There he goes again! The recent discussion on whether to keep the Bush tax cuts in place for all taxpayers, has him out doing interviews. This time he has 2 disingenuous arguments whereas he normally he only has one. In his interview on ABC’s “This week” he makes the argument that the tax cuts have not worked over the last 10 years (http://abcnews.go.com/ThisWeek/video/warren-buffett-taxes-debt-commission-12204473). This loyal liberal Democrat is reading right from the Obama/Media playbook on this, and I have refuted this in my other article on this site, (Bush Tax Cuts Caused the Recession?). The media may be lazy or agenda driven on this one, but Mr. Buffett’s background tells me he knows better.
The other canard he loves to bring up is that he pays only roughly 17% in federal taxes. He recently said “The question is, Do we get more money from the person that’s gonna serve me lunch today, or do we get it from me? I think we should get it from me.” The person serving him lunch is probably not paying federal taxes, and gets the EITC (earned income tax credit), so he gets his Social Security, and Medicare funded plus a check from the feds. His usual story of how his secretary pays a higher % in tax than he does, has been around for many years with little or no examination. Here he is in 2007 (http://www.youtube.com/watch?v=Cu5B-2LoC4s).
Warren Buffett only receives about $100,000 per year in salary. He has accumulated his estimated $47 billion (http://en.wikipedia.org/wiki/) through mostly capital gains and dividends. I have put together a very simplistic example of how he may pay roughly 17% on his personal return, but the effective rate on this income is much higher.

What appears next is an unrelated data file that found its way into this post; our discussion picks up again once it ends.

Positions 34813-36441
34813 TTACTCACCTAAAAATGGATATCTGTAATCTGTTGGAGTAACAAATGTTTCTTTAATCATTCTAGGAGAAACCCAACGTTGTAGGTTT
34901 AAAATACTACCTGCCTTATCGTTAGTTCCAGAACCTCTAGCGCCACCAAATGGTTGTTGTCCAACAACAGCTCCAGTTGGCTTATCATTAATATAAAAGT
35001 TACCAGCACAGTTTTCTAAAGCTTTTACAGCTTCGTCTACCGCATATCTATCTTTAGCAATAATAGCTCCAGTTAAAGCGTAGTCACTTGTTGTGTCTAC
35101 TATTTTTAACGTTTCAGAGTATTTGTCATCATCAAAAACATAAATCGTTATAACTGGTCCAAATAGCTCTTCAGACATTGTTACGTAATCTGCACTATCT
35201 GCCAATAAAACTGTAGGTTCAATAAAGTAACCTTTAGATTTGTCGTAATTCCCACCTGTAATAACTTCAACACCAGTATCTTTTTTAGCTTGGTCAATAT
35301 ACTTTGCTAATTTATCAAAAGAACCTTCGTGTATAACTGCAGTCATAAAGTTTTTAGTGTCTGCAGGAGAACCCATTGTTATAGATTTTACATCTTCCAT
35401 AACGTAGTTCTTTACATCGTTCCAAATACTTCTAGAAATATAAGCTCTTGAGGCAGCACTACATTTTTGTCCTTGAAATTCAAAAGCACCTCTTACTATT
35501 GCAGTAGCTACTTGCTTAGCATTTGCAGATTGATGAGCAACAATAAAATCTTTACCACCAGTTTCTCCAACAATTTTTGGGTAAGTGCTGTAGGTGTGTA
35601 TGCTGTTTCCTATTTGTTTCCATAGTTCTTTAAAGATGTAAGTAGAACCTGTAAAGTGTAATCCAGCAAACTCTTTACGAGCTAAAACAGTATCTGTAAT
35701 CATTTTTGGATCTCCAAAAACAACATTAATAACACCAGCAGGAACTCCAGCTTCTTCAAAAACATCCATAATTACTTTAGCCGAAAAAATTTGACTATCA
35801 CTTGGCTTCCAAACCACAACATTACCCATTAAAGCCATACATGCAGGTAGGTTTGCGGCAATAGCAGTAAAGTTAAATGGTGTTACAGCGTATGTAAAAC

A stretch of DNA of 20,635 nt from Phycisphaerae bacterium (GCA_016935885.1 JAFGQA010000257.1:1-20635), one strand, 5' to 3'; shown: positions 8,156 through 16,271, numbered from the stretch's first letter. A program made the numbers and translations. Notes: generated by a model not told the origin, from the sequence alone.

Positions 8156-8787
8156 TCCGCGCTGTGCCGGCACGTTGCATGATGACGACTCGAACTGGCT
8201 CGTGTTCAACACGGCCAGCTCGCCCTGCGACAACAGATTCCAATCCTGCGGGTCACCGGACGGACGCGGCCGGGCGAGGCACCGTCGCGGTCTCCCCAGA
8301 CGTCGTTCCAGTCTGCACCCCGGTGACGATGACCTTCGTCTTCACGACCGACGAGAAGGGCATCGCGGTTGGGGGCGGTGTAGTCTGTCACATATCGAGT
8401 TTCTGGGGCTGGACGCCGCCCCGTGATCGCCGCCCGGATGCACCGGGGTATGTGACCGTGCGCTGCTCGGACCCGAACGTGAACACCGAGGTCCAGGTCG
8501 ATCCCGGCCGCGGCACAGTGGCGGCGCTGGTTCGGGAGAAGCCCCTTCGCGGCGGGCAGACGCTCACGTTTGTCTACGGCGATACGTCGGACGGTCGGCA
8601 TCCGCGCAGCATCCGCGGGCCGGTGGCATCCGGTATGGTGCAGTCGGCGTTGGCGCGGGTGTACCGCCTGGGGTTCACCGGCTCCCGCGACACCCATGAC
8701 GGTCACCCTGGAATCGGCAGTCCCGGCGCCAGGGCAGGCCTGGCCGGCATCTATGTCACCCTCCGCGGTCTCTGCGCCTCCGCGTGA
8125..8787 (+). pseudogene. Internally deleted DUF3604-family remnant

Let’s say that Mr. Buffett owns 50% of a Company that pays 100% of its profits in dividends. That company this year makes $2 million in profits. He would be entitled to $1 million in profits (income). Before these profits are paid out in dividends, however, they are subject to a 35% corporate tax. He will then receive $650,000. Then he files his taxes, and must pay 15% in dividend taxes. This results in him receiving $552,500 of the original $1 million in business income. This translates into an effective tax rate of 44.75% on these earnings. Companies that do not pay a dividend still pay the 35% corporate tax. The stock price of those companies with earnings goes up, and this translates into gains for the individual where they are double taxed as well.
Ordinary income (his secretary…the guy serving lunch) is counted as an expense to corporations, so there is no corporate tax on this money. Only dividends and capital gains are taxed at the corporate level and on the individual’s return. This example does not even take into consideration that in this example the investment dollars that Mr. Buffett used to invest in this company were after tax dollars, which would make his income triple taxed!
We need to have a conversation about how much our government costs, and what are the proper ways to fund it. We should include in these discussions how to create growth, and what has worked in the past. What we can’t have is hyperbole in our discourse that is apparently purposeful due to its repetition. This will only mislead and distract us from solving these real issues.Hidden Secret Revealed A simple strategy to trade stocks is uncovered!